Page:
Flush toilets allow us to avoid confronting just how archaic our sewage systems are. Ninety percent of the world’s sewage flows untreated into waterways and it’s making our environment, and us, sick. California environmental scientists estimate that sewage discharged at beaches in Los Angeles and Orange Counties contribute to up to 1.5 million excess gastrointestinal illnesses. In 1993, a feces-borne cryptosporidium killed 400 people in Milwaukee and sickened another 400,000 due to under-treated sewage in Lake Michigan.
The problem with our flush away system is that we just don’t have the capacity to handle all the waste (every week, New York City sends 800 Olympic sized swimming pools of sewage water into nearby waters). It’s also expensive and energy-consuming to treat our waste (Britain’s sewage treatment uses a quarter of the energy of the country’s largest coal-fired power plant).
Some countries are experimenting with alternatives to the flush toilet. Sweden has at least 135,000 urine-diversion toilets in use. Since urine is relatively sterile it can be then treated or even given to farmers (as is done with some of the diverted Swedish pee).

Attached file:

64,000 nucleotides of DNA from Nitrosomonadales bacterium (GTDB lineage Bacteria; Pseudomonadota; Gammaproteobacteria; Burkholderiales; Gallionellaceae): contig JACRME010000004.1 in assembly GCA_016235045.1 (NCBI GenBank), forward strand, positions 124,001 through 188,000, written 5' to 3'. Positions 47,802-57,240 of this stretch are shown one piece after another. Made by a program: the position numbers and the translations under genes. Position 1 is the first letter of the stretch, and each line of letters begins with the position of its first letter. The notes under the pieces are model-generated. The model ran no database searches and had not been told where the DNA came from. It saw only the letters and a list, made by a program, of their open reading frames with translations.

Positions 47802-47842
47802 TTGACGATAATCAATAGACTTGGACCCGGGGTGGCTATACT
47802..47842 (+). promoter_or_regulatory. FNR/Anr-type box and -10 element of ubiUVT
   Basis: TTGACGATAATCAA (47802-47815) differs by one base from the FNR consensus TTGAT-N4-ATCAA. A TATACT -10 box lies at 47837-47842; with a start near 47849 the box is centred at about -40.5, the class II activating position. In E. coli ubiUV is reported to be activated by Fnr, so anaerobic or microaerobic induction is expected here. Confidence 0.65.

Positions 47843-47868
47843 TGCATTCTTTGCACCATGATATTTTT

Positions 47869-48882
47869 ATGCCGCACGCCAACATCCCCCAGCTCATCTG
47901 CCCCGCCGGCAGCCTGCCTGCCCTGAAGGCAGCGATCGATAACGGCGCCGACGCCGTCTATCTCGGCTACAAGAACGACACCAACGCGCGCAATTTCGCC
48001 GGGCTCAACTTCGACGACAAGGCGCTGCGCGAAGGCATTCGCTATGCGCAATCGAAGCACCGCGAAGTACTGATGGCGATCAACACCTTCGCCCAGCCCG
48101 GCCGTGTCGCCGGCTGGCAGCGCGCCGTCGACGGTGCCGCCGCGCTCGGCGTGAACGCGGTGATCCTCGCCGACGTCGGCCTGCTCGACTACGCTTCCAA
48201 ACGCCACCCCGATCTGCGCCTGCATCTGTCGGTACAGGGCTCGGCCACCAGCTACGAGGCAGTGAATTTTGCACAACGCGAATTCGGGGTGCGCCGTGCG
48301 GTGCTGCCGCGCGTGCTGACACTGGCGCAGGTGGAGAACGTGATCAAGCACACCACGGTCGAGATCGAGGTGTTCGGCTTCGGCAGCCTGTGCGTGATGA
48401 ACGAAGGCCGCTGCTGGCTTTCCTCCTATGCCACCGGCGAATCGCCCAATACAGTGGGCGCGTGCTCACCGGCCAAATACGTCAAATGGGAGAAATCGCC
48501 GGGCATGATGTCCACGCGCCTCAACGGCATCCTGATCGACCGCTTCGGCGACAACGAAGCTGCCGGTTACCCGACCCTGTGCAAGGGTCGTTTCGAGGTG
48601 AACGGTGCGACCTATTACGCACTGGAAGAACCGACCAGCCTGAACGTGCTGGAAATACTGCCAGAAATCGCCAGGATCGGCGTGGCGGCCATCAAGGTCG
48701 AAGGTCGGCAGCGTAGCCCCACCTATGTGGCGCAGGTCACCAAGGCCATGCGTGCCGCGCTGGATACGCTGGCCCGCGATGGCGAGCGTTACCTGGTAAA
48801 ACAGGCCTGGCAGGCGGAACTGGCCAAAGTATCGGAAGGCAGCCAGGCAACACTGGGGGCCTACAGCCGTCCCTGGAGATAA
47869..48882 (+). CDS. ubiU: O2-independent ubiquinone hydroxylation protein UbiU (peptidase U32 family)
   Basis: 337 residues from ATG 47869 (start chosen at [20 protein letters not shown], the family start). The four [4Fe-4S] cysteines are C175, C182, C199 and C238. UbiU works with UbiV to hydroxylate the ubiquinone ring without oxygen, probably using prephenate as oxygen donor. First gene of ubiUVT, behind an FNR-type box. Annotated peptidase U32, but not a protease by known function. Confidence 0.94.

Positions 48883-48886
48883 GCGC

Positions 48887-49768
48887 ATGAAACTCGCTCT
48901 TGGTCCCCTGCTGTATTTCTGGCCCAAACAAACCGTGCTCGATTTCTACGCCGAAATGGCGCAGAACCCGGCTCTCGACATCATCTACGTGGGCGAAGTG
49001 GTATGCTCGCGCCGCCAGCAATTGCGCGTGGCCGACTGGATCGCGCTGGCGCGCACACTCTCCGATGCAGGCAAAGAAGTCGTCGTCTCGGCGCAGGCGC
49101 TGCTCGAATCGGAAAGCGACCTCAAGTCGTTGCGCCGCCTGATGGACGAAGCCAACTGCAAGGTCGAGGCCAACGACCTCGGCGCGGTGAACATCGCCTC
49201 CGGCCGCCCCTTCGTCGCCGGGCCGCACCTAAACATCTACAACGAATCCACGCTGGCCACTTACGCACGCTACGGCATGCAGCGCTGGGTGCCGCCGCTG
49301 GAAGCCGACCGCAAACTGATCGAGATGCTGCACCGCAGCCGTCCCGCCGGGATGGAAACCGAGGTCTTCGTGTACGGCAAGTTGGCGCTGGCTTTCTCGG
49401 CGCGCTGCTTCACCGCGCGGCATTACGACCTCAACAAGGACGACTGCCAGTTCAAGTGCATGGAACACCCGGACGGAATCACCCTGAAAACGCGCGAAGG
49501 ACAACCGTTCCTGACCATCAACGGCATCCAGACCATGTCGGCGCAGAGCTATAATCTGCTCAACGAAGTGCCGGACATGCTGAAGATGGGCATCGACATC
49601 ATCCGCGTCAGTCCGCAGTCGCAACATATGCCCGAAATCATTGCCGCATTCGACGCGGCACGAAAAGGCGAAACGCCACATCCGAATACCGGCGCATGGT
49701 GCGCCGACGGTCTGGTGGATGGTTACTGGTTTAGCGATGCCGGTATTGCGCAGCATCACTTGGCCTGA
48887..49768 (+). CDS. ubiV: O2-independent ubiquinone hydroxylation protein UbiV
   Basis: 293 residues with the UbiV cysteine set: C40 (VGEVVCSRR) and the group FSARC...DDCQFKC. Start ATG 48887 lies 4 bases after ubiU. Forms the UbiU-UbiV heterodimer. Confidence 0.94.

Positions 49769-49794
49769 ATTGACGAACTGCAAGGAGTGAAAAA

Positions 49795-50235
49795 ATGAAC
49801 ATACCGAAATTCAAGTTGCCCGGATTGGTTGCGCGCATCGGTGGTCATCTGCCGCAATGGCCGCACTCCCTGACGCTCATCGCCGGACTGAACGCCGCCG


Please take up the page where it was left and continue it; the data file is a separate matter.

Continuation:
A sewage-free office building in Vancouver (Canada) uses composting toilets that whisk all waste away to a basement composter so there is no smell nor inconvenience. Thanks to the system, the C. K. Choi building uses just 500 liters (132 gallons) of water per day, instead of the 7,000 liters (1850 gallons) per day used by a similarly-sized conventional building.
For Oakland, California resident Laura Allen, her sewage-free bathroom is a bit more complicated. The urine from the urine-diverting toilet is used as fertilizer, but the feces is stored in plastic drums to compost. After a year, all pathogens are destroyed and the drum is filled with “humanure” which Allen uses on her garden.
In this video, Allen- a founding member of the Greywater Guerrillas– shows us her composting toilet, the stored poo and the surprisingly nice-smelling humanure.